I guess, if I were a real-life Pikachu, I might want to run away to Vegas for a weekend of debauchery in a futile effort to escape my situation or the reality of losing another architect of my childhood. The world can be a dark and disturbing place, and we need people like Stan Lee to help us reimagine things, to look for the good, the heroic in people. While sometimes the stories of Good Versus Evil can feel trite, it's because they've been built upon an archetype established by the imaginations of men like Stan early in the advent of widely accessible comics. The premise of this escape from the difficulties of life was a huge part of what inspired the founder of Critical Care Comics to establish his non-profit organization! It may be only 28 pages of fantasy, but when you're stuck in the hospital it can be an absolute lifesaver to have a distraction from the endless beeping of machines or unsettling nature of hospitals themselves. Due to my location, I'm no longer able to volunteer my services to the group, but it makes me so happy to see them out there still doing their good work for the community of Las Vegas and any nearby hospitals they get called to. They're a seriously wonderful group of human beings, and I know that they'll be mourning the loss of Stan over the last week and into the future. I guess we all kind of need an escape these days, huh?

Photos in this post were taken by Antho!

Saturday, November 17, 2018

Driving: Portland, Oregon, to Seattle, Washington

If I had to summarise the city of Portland, Oregon, with one phrase, I think it would have to be; 
"Does this city have enough freaking bridges?!"

This isn't necessarily a negative thing! I'm not saying it's a bad thing Portland has 12 different bridges over the Willamette River, it's just a very noticeable aspect of the city as you drive into it. Reno has a bunch of bridges, too, though I guess they're considered some of Nevada's worst, so take from that what you want.  Portland is a cool town, full of hipsters, good food, tasty beer, giant bookstores, mild climate, and all sorts of other aspects that make it a popular destination for my peers when visiting the Pacific Northwest. It's hip, it's happening, and supposedly it's a lot friendlier than Seattle! My experience in either place is too limited to really make a judgment call there, but people in Seattle have generally seemed quite a bit nicer than those in Vegas, so if they're even nicer in Portland I'm not sure I'd know how to handle it. Maybe I've been lucky, or maybe I'm such a hermit by nature that the lack of external invites for socialization hasn't phased me. Whatever the case, this visit through Portland didn't even see us come to a full stop. We weren't here for sightseeing, I'm afraid (and Antho was disappointed), we had places to be. 

Still, we definitely intend to make a trek back down to spend some time in Portland, proper like. After all, I've had the luxury of visiting the city before, even dipping into Powell's bookstore and sipping on some locally brewed coffee, but Antho has yet to enjoy the pleasures Portland has to offer. We will, and I'm excited for that time, but it's not today. Not this trip. Sorry!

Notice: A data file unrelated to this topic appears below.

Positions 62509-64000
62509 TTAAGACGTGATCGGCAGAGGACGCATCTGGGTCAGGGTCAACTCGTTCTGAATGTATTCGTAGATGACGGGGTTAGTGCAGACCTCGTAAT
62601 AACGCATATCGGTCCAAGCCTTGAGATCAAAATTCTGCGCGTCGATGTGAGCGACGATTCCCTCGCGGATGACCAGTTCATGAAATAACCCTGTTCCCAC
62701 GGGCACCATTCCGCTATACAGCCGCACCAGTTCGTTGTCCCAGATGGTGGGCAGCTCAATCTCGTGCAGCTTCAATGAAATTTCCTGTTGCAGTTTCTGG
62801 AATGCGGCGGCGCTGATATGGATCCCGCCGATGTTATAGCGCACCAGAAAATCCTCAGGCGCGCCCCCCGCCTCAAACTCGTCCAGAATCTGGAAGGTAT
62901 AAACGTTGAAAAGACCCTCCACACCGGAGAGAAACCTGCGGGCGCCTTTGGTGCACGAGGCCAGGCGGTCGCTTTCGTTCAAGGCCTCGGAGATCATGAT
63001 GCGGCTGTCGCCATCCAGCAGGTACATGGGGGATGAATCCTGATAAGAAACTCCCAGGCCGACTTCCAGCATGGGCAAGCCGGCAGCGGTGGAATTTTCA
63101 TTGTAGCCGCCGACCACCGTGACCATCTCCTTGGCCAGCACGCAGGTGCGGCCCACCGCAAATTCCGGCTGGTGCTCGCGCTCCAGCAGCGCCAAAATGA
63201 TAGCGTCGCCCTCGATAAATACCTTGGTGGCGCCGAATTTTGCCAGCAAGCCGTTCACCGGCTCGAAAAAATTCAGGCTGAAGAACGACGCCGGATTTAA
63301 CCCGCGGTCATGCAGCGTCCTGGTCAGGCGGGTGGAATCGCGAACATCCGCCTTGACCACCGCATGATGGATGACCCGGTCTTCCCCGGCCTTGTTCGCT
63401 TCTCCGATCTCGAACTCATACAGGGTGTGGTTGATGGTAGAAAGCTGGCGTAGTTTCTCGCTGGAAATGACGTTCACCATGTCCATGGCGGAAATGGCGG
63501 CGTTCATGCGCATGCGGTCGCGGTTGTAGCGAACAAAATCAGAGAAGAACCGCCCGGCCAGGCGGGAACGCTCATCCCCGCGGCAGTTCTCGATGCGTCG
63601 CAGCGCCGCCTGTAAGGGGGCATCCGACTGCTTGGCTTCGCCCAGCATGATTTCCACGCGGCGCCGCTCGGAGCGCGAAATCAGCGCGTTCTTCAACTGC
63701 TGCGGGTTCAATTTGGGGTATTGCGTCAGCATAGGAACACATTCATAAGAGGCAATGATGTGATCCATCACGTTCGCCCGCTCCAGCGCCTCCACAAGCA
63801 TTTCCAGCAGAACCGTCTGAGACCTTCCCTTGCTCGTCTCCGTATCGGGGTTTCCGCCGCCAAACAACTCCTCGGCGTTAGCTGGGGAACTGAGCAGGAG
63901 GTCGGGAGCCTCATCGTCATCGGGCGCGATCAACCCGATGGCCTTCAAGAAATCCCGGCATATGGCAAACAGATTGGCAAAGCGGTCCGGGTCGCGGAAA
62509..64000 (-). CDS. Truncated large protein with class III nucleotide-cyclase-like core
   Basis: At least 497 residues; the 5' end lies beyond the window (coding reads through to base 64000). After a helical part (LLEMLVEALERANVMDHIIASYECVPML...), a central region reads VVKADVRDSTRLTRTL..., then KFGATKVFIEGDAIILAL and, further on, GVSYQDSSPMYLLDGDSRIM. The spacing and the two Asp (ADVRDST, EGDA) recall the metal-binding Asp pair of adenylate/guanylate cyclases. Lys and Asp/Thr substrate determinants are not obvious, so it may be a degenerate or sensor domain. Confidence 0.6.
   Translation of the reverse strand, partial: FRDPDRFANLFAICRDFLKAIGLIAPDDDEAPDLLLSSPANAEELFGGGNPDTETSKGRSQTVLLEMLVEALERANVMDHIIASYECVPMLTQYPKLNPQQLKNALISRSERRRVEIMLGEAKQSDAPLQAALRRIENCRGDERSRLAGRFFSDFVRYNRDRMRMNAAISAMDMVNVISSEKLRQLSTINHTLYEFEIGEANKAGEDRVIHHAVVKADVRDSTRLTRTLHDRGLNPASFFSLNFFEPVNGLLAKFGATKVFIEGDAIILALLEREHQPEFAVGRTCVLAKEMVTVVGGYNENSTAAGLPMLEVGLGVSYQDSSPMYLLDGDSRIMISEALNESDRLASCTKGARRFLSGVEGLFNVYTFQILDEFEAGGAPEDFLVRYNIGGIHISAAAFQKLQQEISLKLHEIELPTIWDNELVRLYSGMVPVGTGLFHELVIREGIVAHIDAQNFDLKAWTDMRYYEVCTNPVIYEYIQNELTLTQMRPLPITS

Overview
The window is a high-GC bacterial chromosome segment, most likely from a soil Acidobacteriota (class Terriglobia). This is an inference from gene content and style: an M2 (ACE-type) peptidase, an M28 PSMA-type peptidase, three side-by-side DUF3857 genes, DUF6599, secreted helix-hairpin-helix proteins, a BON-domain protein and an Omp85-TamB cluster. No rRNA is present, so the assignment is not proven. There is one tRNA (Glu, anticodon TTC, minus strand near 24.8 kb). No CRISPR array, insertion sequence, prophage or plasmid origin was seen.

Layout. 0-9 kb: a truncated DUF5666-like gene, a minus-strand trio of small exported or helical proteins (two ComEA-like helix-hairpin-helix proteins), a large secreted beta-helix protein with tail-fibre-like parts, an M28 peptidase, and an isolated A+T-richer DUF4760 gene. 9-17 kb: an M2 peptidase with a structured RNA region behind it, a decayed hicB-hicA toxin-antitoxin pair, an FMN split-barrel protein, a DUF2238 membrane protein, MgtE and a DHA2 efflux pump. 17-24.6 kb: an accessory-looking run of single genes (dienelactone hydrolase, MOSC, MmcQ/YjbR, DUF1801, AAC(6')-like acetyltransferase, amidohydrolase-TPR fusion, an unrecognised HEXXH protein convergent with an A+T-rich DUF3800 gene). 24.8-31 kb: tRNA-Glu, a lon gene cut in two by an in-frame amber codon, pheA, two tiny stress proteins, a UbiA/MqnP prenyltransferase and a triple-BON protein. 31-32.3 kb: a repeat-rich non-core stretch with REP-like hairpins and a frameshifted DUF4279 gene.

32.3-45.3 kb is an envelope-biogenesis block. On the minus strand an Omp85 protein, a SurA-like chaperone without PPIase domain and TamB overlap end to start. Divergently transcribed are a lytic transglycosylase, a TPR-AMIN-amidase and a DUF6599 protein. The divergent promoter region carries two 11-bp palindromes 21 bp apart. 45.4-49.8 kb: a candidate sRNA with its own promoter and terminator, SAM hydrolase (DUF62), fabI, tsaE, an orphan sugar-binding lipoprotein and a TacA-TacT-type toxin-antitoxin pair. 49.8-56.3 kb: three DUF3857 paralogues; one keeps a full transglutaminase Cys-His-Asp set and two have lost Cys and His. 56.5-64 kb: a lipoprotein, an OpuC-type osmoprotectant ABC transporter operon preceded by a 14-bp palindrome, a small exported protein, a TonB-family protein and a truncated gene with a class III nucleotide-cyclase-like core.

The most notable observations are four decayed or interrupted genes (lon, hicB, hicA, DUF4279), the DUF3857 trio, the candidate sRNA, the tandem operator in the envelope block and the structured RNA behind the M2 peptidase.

Friday, November 16, 2018

Oregon: Upper Klamath Lake

Believe it or not, there's a lot of water out on this part of the country! Coming from a drought-stricken desert where the better part of my lifespan has been spent conserving water and watching our most precious resource dwindle and wither away, it's kind of mind-blowing to drive for hours and pass one body of water after the next. From one river to a boat launch at the end of a neighborhood street, to endless lakes, there's so much water in this area! This, of course, facilitates the explosion of greenery that you'll see as you drive along. Coincidentally, there's quite a lot of farmland proliferating throughout the region, perhaps due to this abundant foliage and potential grazing lands. Like I said, coming from a desert, this all seems a bit weird. Everything is so green, and there's so much life springing from every nook and cranny, any location where a fortuitous foothold might be struck and dug into. The tracts of mankind's interjections can be seen stripping the land in bland, blase streaks of nudity, but even with our tireless efforts nature, uhh...finds a way... 

Upper Klamath Lake is one of these bodies of water you may find yourself driving by, should you follow a similar path to ours. There's something poetic in the blue sky touching the tippy-tops of purple mountains before a horizon of pallid water stretches out below. It's majestic, one could say. Inspiring. It can be difficult at times to quantify just how large these United States actually are...in the span of three days we'd driven over 1,000 miles (1,609 Km)! And we still had some miles yet to traverse before reaching our destination, too. We drove more than the entire length of the country of Italy (1,185Km or 736 miles)! We'd safely traversed the Extra-terrestrial highway in South-Central Nevada, visited Reno without getting divorced, spent the night and troubleshot some vehicular difficulties in the town of Merrill, in Southern Oregon...and now? Now we'd made it here, to Upper Klamath Lake, a beautiful expanse of blue where the earth and the sky blow kisses at each other. I recommend pulling over to take a moment and appreciate all the beauty surrounding you because if there's one thing you can say about nature it's that she's an absolutely inimitable genius. I mean, humans do some cool stuff- like the Cavendish banana is tasty enough, though it's potentially going to go extinct in our lifetime due it's simplistic genetics. Again, leave it to nature, she'll, uh, find a way.